Deep inside the archives of the National Library in Prague’s Klementium, a 13th-century document has been discovered that’s exciting attention from musicologists. It contains fragments of six musical compositions for two voices and was bound inside a later manuscript. Jan Vojtíšek, the head of the Department of Manuscripts and Early Printed Books at the National Library in Prague, explains the manuscript and its background in a recent interview:
“The discovery was made by Dominique Gatté, our colleague from Strasbourg in France, who started to follow all of the new digitalised medieval manuscripts and their musical parts. He made this discovery thanks to his systematic work and let us know about it through our international cooperation on this topic. It was bound into a book from the 1430s, which is a copy of an earlier work written by Petrus de Crescentiis, it is about agronomic systems and how a man is supposed to manage his agricultural estate.”
Binding old parchment into new books was common practice, but as to how this musical text, perhaps from the Notre Dame School in Paris, came to be bound together in Prague with an agricultural manuscript from the fifteenth century, is still a mystery.
The finding is noteworthy for several reasons. Firstly, the community of artists and composers around Notre Dame in that period was the center of some of the most innovative musical achievements in Europe at that time. This new discovery is one of only four fragments of music conserved in Europe.
The text, within the fifteenth century Ruralia commoda manuscript, can be viewed online here.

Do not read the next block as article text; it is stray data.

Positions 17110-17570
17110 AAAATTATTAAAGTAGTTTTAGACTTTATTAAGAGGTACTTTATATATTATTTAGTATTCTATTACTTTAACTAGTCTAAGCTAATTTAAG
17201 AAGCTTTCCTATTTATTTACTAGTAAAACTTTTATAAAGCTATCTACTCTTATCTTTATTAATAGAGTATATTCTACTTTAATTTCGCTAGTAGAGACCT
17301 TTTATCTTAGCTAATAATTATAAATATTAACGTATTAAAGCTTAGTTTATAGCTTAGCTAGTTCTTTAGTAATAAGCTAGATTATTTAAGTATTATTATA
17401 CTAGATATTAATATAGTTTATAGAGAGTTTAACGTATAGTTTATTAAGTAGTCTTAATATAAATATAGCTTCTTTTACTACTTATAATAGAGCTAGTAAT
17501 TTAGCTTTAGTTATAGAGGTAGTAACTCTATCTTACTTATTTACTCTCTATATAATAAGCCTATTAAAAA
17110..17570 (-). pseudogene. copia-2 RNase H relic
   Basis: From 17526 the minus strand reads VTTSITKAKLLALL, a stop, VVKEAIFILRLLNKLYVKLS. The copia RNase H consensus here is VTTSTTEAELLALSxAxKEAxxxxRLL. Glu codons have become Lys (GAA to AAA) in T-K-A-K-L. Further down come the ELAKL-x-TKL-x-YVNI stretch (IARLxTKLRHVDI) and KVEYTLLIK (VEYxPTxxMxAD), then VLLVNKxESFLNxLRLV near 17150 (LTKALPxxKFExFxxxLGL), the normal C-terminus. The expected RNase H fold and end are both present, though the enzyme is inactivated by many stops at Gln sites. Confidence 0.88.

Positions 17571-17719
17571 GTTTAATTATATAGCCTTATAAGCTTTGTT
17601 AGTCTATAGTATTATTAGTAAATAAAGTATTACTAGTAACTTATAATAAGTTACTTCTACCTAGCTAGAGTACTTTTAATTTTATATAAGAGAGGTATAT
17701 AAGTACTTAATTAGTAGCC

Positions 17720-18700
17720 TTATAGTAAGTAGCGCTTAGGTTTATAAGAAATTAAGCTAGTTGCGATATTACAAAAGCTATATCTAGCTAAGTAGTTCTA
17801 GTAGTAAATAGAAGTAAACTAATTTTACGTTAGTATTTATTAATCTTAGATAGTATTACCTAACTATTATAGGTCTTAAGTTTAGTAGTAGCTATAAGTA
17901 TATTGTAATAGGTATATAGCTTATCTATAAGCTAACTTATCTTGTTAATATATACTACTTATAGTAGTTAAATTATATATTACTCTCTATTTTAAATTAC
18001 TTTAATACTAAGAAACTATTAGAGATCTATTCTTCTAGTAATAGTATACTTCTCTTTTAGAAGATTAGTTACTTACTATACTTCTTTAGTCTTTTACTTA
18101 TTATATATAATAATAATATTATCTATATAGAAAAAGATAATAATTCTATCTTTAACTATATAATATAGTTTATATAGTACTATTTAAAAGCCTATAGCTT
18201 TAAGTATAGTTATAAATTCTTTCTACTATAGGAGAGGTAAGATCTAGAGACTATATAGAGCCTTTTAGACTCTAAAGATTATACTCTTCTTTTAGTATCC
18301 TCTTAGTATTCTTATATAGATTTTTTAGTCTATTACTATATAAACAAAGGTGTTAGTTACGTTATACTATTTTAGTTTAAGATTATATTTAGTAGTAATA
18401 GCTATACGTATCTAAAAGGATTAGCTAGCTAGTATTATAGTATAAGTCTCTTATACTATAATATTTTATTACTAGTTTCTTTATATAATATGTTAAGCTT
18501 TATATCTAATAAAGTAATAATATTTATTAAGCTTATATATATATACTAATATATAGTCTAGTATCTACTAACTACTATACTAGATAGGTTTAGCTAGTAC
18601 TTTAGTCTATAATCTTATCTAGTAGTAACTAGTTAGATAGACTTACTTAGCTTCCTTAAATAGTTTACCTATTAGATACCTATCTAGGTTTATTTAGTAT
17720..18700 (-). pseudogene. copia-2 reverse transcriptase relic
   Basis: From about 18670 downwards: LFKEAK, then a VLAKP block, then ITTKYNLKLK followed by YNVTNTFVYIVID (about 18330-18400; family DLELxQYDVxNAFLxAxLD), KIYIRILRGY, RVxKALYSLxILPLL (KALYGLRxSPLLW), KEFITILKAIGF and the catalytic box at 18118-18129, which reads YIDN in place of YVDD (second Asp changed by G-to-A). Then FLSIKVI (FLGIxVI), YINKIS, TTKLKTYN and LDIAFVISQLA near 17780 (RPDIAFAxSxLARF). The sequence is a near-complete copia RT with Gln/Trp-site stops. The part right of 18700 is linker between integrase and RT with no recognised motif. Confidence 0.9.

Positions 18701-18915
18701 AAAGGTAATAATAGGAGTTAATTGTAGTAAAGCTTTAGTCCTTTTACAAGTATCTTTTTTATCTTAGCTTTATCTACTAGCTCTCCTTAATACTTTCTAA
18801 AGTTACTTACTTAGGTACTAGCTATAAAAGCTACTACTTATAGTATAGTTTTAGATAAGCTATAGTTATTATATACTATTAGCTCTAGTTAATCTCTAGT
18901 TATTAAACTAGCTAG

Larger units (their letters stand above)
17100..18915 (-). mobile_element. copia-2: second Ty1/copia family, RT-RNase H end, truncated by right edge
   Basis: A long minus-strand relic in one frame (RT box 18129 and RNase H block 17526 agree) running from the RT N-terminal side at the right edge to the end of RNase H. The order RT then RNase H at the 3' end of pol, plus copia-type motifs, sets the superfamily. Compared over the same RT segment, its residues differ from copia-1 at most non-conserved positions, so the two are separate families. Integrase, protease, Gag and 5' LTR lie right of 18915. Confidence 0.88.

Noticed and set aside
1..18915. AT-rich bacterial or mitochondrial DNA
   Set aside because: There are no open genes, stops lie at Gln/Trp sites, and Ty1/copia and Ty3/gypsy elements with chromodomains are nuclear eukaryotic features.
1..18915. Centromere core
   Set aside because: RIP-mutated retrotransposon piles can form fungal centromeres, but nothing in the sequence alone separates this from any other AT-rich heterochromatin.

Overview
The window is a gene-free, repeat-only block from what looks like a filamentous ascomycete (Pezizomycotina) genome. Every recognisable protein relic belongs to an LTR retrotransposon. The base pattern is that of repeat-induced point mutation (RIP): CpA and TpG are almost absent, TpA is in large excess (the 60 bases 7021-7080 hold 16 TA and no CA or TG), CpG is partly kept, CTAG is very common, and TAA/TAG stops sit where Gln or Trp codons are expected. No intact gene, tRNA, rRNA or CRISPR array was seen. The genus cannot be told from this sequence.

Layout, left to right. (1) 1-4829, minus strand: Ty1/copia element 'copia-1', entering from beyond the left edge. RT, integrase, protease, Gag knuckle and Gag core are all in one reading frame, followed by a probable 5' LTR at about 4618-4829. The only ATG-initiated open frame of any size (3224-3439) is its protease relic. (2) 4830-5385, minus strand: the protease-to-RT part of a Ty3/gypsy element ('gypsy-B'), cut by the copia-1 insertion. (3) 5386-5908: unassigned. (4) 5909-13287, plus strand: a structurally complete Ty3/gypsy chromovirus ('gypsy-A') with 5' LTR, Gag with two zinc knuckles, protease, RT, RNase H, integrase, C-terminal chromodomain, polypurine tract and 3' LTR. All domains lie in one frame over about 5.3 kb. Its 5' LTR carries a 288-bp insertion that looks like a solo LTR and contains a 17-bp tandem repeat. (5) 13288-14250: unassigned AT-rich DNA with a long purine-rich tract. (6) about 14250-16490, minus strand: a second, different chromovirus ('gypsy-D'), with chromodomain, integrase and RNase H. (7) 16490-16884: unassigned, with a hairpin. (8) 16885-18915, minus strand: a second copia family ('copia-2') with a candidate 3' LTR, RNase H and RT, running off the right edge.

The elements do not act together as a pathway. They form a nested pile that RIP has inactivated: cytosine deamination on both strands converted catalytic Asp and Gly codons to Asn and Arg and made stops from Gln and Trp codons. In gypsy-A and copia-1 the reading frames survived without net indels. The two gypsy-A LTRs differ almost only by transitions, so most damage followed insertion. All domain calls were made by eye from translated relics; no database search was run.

It is also exciting musicologists for another reason, and that is to do with the musical history and culture of the Kingdom of Bohemia during the medieval era. While it is still uncertain how this manuscript made its way to Prague, it is a matter that can be further researched, allowing glimmers of insight into the history of the thirteenth and fourteenth-century music in the Kingdom of Bohemia.
The musical compositions in the texts are related to another fragment that is now in Firenze in Italy, which was made for Sainte-Chapelle [a royal chapel] in Paris in the mid-thirteenth century for King Louis IX of France. This means that while they are not new compositions, it’s this relationship which is important. It’s through this relationship that the practice of music production and reproduction can be studied, and it’s also further possible to track the slight changes in melody from manuscript to manuscript.
The so-called second life of the manuscript is very interesting to scholars – meaning, how it was used in the centuries after production, and how it came to be bound in with a fifteenth-century agricultural text in Prague in the first place.
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